Oh readers, what did I just do?

I hoped that the hot air from the air fryer would make my omelette bubbly and light, but it did not. The egg took an eternity to cook and came out firm and rubbery. The result was so unappetising that I couldn’t even bring myself to photograph it for you.

Please, please, for the love of good food, please keep your bacon and eggs far, far away from your air fryer.

Time saved: – 11 minutes

Experiment 4: Tesco’s Frozen Churros

Rating: 4 out of 5.

Oven time: 20 Minutes

Air fryer time: 8 minutes, plus 3 minutes preheat

Okay okay, I know.. I’m trying to eat healthy, but sometimes you need a little treat! I bought these for after our New Year’s Eve steak dinner and I had some left so I thought hey, why not air fry them this time?

Credit where it was due, these churros came out of the air fryer lovely and crispy. The oven ones tasted slightly burned in the centre, but they were lovely and chocolatey when they came from the air fryer. Served up with a small quenelle of good quality vanilla ice cream and some fresh raspberries, they are quite the treat.

Time saved: 9 minutes

Experiment 5: Roast Potatoes

Rating: 4 out of 5.

Oven time: 25 minutes, plus 10 minutes pre-boiling

Air fryer time: 20 minutes, plus 3 minutes preheat, as instructed

My husband will hate me for this, and he hated me for it (lovingly, of course!). Normally, my husband does the Sunday dinner, so when I took over the kitchen and turned out some delicious, crispy roasted potatoes from the air fryer, he wasn’t too impressed – well he was, but he at least tried not to be!

The trick to crispy potatoes is to pat them dry with some kitchen paper after peeling and cutting. If you don’t, then the potato juices repel the oil and the oil sits at the bottom of the pot. The result? Hot, dry, boring potatoes – bleurgh!

To make my potatoes, I mixed 1/2 tablespoon olive oil (as is the recommendation) with 1/2 teaspoon all purpose seasoning, then poured the mixture on the spuds and gave them a good toss to coat them all. I did find that I needed to add about another tablespoon of oil as the potatoes started to dry out, but that’s still a lot less than what they would have been cooked in if I’d allowed my husband to cook them in the oven!

I definitely think they’d be better for a bit of drying with kitchen paper next time, but the best part was that you don’t need to pre-boil them before introducing them to the fryer. That’s a +1 for saving time, energy and water right there!

Time saved: 12 minutes

Overall, air fryers definitely are a healthier, more time efficient way to enjoy the not-quite-so-healthy foods that you know and love. If you have the room to store it, definitely consider adding an air fryer to your kitchen – just make sure you keep you eggs and bacon on the other side of the room.

Keep smiling, everyone!

Helen xx

Helen’s Hearty Slow Cooker Beef Stew (With Herby Dumplings!)

Hello lovelies!

It’s that time of year where the cold nights are settling in and we all start looking for something warm and filling to enjoy.

Have no fear!

I started pot of this wonderful hearty stew off this evening and I thought.. hey.. why not feature it on my blog? It was a bitter -3 degrees in some parts of the UK last night and I’ve no doubt that some of you need warming up!

Serves: 2

For this recipe, you will need:

  • 400g diced beef
  • 1 medium onion, peeled and diced
  • 2 medium-sized carrots, peeled and sliced
  • 500ml beef stock (or 500ml water and 1 bouillon cube)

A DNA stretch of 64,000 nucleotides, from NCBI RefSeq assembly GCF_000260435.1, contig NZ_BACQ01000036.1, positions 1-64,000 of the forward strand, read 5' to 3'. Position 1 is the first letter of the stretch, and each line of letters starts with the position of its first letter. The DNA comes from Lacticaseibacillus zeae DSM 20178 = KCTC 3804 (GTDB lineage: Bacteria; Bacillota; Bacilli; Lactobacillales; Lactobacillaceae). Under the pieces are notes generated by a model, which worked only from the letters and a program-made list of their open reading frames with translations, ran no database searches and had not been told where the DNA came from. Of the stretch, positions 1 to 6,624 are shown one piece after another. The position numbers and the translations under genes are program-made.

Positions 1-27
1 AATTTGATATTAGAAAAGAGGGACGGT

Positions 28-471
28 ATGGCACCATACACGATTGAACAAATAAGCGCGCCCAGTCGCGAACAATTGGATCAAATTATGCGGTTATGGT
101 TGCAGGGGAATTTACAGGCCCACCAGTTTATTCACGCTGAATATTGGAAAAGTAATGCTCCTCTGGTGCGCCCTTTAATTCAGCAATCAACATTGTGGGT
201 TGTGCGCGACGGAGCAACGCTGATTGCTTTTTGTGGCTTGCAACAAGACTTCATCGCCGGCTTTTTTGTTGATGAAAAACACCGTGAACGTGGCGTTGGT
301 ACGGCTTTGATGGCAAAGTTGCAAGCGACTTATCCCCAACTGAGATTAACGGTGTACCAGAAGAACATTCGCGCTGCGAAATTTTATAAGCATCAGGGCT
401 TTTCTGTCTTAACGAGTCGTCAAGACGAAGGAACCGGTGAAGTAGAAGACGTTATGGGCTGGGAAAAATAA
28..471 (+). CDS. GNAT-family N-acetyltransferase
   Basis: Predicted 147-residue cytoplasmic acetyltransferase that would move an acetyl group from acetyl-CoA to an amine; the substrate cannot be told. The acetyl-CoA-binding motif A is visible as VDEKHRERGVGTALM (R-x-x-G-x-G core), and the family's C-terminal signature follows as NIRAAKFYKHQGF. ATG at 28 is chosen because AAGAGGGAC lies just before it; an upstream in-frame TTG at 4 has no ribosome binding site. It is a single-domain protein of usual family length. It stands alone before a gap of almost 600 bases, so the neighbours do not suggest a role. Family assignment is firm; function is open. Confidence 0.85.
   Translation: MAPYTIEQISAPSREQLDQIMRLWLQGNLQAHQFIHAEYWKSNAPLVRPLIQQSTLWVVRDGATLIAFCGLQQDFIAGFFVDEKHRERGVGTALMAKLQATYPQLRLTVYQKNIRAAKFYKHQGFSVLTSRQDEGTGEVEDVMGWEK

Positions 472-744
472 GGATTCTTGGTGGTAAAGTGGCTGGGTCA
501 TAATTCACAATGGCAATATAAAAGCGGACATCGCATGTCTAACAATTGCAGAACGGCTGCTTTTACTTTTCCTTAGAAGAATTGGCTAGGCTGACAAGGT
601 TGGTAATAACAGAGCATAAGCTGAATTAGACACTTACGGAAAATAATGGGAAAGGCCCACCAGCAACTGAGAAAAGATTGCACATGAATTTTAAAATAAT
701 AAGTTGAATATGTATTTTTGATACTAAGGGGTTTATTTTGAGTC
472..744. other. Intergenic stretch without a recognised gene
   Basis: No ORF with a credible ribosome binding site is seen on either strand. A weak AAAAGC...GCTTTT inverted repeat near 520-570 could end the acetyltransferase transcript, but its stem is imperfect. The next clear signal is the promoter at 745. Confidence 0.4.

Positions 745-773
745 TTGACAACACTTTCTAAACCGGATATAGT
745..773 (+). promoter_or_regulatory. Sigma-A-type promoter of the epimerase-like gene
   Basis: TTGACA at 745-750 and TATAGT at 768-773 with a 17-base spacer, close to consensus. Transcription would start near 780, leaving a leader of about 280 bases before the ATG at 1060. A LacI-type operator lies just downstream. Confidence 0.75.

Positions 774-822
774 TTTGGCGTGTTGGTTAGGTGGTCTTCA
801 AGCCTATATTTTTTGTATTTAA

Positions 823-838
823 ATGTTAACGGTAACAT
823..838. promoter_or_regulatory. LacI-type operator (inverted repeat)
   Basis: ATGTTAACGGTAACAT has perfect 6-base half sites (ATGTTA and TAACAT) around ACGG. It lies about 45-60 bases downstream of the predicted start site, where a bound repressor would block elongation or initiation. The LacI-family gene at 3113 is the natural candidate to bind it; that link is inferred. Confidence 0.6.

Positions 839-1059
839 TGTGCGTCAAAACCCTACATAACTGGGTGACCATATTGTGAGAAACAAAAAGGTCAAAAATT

• 1 tbsp dried thyme
  • 200ml red wine (I use Merlot!)

You will also need:

  • 100g plain white flour
  • A large pinch bicarbonate of soda
  • 1 tbsp sugar
  • 1/2 tsp salt
  • 1 large rounded tablespoon butter substitute (Utterly Butterly etc)
  • 30ml milk
  • Black pepper


  • Set your slow cooker to LOW
  • Place the beef, stock, carrots, onions, red wine and thyme in the bowl, cover with the lid and allow to simmer for at least 3 hours.
  • Half an hour before serving, set your slow cooker to HIGH.
  • In a small bowl, crumb together the flour, butter substitute, salt sugar, thyme and bicarbonate of soda.
  • Mix in the milk a little at a time until a stiff dough forms.
  • Divide the mixture with a spoon and shape lightly with your fingers. It will be a little sticky.
  • Give the stew a good stir and drop the dumplings into the stew, Stirring the stew first distributes the heat so that they start cooking straight away.
  • Cover with the lid again and allow the dumplings to cook for fifteen minutes.
  • Divide between two serving bowls and sprinkle with some cracked black pepper. Enjoy!

Feel free to add other vegetables and let me know how it turns out. This is only a very simple, warming and filling stew from my household to yours!

My Perfect Steak & Onion Rings Recipe

I promised Matt that I would be sure to include the way I cook his steak with onion rings on my recipes page. We’ve tried all kinds of steak for this, but we’ve agreed that a nice juicy sirloin or rib-eye steak is best.

From several men that I have spoken to, my husband is apparently a lucky fella. A woman who knows how to cook a steak to perfection is apparently to be cherished!

I always remove the fatty rind from my steak. Personally, I find it gives the steak a less greasy, more luxurious flavour. Try it and see what works for you.

My onion rings are made with a simplified tempura batter. Since making them the first time, my onion rings have become rather popular. I tried making them with a beer batter like I used for cod and I found this worked just as well. The ingredients are also a lot cheaper and the result is just as good!

For this recipe, you will need:

The Steak


  • One 8 oz Sirloin steak, fat removed
  • 1 tsp finely ground sea salt
  • 1 tsp finely ground black pepper
  • 1 tbsp clarified butter
  • A little flour

You will also need

  • A griddle pan
  • Tongs or a spatula
  • A clock, or a good sense of time!
  • A pastry brush

The method

  • Combine the salt and pepper and season the steak generously on both sides.
  • Melt the butter in the griddle pan. When a pinch of flour bubbles in the pan, it is ready.